Niskanen Center scholars Brink Lindsey and Steven Teles recently published a new book, The Captured Economy: How the Powerful Enrich Themselves, Slow Down Growth, and Increase Inequality, detailing abusive rent-seeking practices across various sectors of government bureaucracy, including occupational-licensing regimes, zoning rules, and financial regulations.
While the entire book is insightful, among the authors’ most shrewd observations is their pinpointing of the biggest blind spots on the left and right of the political spectrum. According to Lindsey and Teles, the Left misses the logical conclusion of its claim that big money hurts politics, and the Right misses a different conclusion, one inherent to its assertion that big government distorts markets.
Most of us are familiar with the stereotype of conservatives as unfeelingly cerebral and liberals as too emotional. Many unthinkingly repeat the line that the Left is caring and the Right cold. But Lindsey and Teles illuminate a subtler dynamic:
It is also an article of faith among many progressives and liberals that, especially because of the role of money in politics, plutocracy exerts a strong and baleful influence over public policy. If plutocrats are indeed that powerful, does it really make sense that they would only use their power to produce neutral rules that in practice happen to favor the rich? Would it really not occur to them to push for rules that actively redistribute upward?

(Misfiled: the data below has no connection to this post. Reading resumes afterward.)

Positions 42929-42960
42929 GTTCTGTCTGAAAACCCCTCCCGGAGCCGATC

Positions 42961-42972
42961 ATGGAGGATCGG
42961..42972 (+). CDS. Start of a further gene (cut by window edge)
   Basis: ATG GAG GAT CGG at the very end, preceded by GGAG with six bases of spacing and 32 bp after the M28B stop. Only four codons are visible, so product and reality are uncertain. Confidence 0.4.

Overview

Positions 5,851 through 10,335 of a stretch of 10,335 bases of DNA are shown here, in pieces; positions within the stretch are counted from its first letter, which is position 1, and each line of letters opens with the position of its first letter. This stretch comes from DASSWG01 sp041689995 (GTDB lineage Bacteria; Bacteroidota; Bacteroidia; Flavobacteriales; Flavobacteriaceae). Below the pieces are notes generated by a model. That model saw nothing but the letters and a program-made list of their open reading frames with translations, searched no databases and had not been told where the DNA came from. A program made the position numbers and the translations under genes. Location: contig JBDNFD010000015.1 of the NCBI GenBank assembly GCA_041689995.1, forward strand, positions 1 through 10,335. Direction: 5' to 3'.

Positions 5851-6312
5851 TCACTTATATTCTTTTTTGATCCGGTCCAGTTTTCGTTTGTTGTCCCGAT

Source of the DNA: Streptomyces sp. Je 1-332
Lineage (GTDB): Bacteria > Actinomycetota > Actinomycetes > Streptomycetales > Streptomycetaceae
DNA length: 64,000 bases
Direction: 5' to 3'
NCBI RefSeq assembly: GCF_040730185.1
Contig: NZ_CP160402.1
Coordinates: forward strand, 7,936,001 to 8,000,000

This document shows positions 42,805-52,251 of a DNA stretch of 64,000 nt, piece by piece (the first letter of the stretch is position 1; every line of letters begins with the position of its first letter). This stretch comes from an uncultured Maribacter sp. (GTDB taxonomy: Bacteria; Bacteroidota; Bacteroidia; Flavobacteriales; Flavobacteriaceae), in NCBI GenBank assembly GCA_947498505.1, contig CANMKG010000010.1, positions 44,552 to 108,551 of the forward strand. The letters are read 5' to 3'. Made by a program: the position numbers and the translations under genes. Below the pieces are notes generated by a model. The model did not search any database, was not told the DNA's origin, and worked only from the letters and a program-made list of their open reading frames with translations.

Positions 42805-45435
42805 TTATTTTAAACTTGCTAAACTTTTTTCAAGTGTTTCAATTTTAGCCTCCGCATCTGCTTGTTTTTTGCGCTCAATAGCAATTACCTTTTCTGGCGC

Indeed, many of the same liberals expressing concern about the undue influence of wealthy donors on politicians also defer to the wisdom and good nature of government. It is as though they are unaware that government is composed of the very politicians they argue are in the pocket of wealthy benefactors.
All too often, the wealthy interest groups that liberals loathe are embedded directly in government. Occupational-licensing boards, for instance, are regularly dominated by industry insiders who use their power not to protect the health and safety of the general public, but to restrict competition. In one surreal example, the Arizona State Board of Cosmetology cracked down on cosmetology student Juan Carlos Montesdeoca, who had committed the unspeakable crime of cutting hair for the homeless without a license to do so. The cosmetology board was, of course, controlled by industry insiders so concerned with restricting their vocation to licensed members that they couldn’t abide a kind man helping homeless people.